Orpheum Theater Building: (409 E. Main) Built in 1910 by “Skinny” Pyle, in its heyday this ornate 5,000 square foot theater was the town’s cultural soul. The center offered diverse entertainment from silent movies (and later ‘talkies’) to plays, concerts and sporting events. Later it fell into deep disrepair until volunteers formed a non-profit to renovate this grand structure. Since 2003 it has been revived as a performance and event venue.

In the 300 block, find one of the oldest brick buildings, now the Free the Monkey Consignment Store (312 E. Main). It’s also been a liquor store and a pool hall. The Drake Building (310 E. Main) was a meat market, drugstore and more before its current life as Boneshaker Cycles, and Indian Paintbrush Art Studio and Gallery. The Masonic Lodge (306 E. Main) was originally the L.E. Sheldahl Store and now houses both the Masonic Lodge and Eastern Star Meeting Room and Buffy’s Flowers. The Denver & Rio Grande Western Railroad hospital operated at 301 E. Main in the 1880s.

At 315 and 317 E. Main, a woman-owned boarding house welcomed visitors in the 1890s before it burned down and was replaced by a variety of businesses. The Main Hotel (322 Main Street) was a mercantile and grocery store, a hotel, then a boarding house in the 1930s-1950s. Gone to the Dogs (300 E. Main) was originally Dean and Brown Mercantile and boasted the town’s first elevator (hand-operated, of course). Colorado Kayak & Supply (327 E. Main) was a 1950s skating rink. From saloon to salon, Tomi’s Salon (331 E. Main) was a rowdy circa 1879 tavern with ‘dancing girls.’ The Palace Manor was famous local madam “Cock-Eyed Liz,” Spurgeon’s bordello until she became the respectable wife of Alphonse ‘Foosy’ Enderline, a plumber.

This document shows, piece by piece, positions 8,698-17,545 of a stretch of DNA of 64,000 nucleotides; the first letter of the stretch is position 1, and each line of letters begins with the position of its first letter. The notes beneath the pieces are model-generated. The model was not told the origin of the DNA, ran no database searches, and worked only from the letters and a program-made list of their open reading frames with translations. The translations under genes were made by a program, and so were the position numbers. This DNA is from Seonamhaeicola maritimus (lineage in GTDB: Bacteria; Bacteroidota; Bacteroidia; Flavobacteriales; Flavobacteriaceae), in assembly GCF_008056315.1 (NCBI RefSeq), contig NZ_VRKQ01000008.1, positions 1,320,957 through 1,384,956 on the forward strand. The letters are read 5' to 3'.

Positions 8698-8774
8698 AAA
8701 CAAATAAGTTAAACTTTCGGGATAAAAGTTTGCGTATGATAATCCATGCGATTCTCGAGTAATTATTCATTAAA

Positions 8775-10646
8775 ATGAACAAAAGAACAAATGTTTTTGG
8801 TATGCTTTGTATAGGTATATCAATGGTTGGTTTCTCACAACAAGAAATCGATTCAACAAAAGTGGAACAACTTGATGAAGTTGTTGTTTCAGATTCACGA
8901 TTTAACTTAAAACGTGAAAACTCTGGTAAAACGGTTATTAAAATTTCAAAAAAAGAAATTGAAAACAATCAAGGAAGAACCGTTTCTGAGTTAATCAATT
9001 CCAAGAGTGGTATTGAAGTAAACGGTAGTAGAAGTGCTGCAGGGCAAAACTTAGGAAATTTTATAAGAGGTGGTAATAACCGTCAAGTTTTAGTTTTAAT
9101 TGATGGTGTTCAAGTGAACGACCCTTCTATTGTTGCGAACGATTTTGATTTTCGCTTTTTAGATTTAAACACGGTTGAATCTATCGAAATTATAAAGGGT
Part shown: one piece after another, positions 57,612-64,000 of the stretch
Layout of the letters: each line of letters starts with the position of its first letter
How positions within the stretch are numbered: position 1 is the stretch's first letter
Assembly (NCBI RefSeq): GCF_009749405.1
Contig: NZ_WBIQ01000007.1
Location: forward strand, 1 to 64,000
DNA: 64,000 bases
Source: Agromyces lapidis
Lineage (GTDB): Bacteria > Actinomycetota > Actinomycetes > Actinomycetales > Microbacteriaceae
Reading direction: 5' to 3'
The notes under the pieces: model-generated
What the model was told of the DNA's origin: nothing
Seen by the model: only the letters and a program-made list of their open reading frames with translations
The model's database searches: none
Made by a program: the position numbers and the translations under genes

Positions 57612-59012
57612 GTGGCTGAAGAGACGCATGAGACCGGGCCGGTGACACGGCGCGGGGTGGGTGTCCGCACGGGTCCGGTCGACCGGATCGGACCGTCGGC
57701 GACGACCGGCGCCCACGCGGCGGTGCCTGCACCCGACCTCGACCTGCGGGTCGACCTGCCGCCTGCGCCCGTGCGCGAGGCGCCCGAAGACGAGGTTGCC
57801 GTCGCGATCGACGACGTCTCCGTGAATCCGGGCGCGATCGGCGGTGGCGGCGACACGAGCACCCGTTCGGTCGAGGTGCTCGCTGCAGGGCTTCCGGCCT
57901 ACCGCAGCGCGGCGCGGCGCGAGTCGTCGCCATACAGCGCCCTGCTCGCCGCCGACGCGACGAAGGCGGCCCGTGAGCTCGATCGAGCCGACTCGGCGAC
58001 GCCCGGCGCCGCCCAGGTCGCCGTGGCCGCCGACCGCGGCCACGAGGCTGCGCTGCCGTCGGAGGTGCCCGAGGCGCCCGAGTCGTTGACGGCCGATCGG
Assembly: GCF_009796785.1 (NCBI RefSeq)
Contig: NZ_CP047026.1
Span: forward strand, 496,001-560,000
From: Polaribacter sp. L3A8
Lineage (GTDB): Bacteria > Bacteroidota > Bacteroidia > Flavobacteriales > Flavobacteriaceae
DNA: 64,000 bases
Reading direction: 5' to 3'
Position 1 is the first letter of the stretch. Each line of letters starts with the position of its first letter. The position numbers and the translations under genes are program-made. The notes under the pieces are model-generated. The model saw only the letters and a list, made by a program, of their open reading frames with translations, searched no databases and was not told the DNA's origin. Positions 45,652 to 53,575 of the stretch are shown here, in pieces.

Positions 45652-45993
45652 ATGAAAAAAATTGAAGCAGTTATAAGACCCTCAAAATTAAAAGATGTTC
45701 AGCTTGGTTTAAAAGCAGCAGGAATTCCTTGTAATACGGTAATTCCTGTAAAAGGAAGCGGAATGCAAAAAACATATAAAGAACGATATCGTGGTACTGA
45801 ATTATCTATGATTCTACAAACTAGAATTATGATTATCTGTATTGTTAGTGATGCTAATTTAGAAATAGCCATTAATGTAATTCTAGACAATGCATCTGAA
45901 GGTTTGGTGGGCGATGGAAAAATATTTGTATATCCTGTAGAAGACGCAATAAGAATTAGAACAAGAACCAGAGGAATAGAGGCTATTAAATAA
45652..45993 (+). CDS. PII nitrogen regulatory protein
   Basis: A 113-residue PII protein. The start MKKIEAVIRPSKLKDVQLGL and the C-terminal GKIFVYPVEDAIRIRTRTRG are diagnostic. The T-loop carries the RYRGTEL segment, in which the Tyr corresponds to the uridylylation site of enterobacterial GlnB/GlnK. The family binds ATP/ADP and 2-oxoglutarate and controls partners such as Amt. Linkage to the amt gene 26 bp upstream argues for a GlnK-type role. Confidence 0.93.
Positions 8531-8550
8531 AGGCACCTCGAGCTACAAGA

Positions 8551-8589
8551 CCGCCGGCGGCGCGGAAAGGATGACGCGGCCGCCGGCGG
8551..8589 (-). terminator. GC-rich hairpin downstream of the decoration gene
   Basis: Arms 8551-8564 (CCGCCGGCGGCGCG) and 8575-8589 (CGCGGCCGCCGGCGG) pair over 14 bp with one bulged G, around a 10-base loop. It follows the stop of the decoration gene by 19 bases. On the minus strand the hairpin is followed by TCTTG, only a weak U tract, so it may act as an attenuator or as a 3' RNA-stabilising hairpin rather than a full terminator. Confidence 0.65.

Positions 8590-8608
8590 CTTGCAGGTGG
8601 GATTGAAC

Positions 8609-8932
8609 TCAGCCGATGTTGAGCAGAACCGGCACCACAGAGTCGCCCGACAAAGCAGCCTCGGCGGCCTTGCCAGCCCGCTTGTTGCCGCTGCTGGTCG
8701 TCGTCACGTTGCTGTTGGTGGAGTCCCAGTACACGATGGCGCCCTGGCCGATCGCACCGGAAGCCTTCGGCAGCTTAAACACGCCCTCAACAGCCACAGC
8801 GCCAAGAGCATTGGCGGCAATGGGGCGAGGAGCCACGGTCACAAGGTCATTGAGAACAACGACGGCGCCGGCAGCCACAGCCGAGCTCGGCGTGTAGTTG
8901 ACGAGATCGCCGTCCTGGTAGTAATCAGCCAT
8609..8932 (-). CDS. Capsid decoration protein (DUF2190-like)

First National Bank of Buena Vista Building: (210 E. Main) Now the Buena Vista Town Hall Building, this 1883 bank was reportedly one of only two in the country that paid off all its depositors after the 1929 stock market crash. Bank founder, Josiah Bonney built the private J.M. Bonney House (408 Princeton) in 1883 that is now on both the National and Colorado Historic Register.

The Wedge or Flatiron Building (111 E. Main), circa 1890, was Anna Calder’s Milliner’s Shop, then a gas station then a hardware and sporting goods store and currently an attorney’s office. The current Re/Max Mountain Vista Properties (108 E. Main) was an 1886 barber shop, then the post office until 1959.

Worship the Past

Grace Church: (203 W. Main) Built by Episcopalians in 1880s, it’s the only local church structure that retained its original use where it was originally built. It’s on the National Register of Historic Places and also received the 2010 Colorado State Historical Society Stephen H. Hart Award for historic restoration. Since 2001, it has combined services for Methodists and Episcopalians.

St. Rose of Lima Catholic Church: (343 US24S): The oldest standing church in BV, circa 1880, it is on the Colorado State Historic Register. Currently it houses the Buena Vista Chamber of Commerce.

Congregational Community Church: (202 Tabor St.) The original frame building church was built in 1880 and then was replaced in 1907 by this brick building.

Mt. Olivet Cemetery: (257 CR 321) Final resting place of many prominent local founders and frontiersmen and their families.

Private Home Drive-Bys

The 1879 Dorothy Roman Home (407 W. Main), was reportedly once rented by then-Senator Harry S. Truman for a summer get-away before World War II. The 1882 Colorado’s Teardrop House (400 W. Main) earned its nickname thanks to 16 teardrop sidelight windows in upstairs dormers. Also known as the Wright/Sindlinger house, it’s on the State Register of Historic Homes. The Centennial Manor (108 W. Main) was built in the late 1870s. Once dry goods merchant Lou Sheldal’s home, former Leadville madam Laura Fikany turned it into apartments after his death. After a 1976 fire, it was restored and is now private apartments. The Lloyd Swedhin home (157071 CR 36/West Main) is a classic farmhouse, complete with gingerbread trim. Other notable historic homes are located on Princeton Ave., San Juan Street, Pleasant Avenue, James St. and Gunnison St.

This information was compiled from several local history sources and does not represent every historic site. For more complete information contact www.buenavistaheritage.com.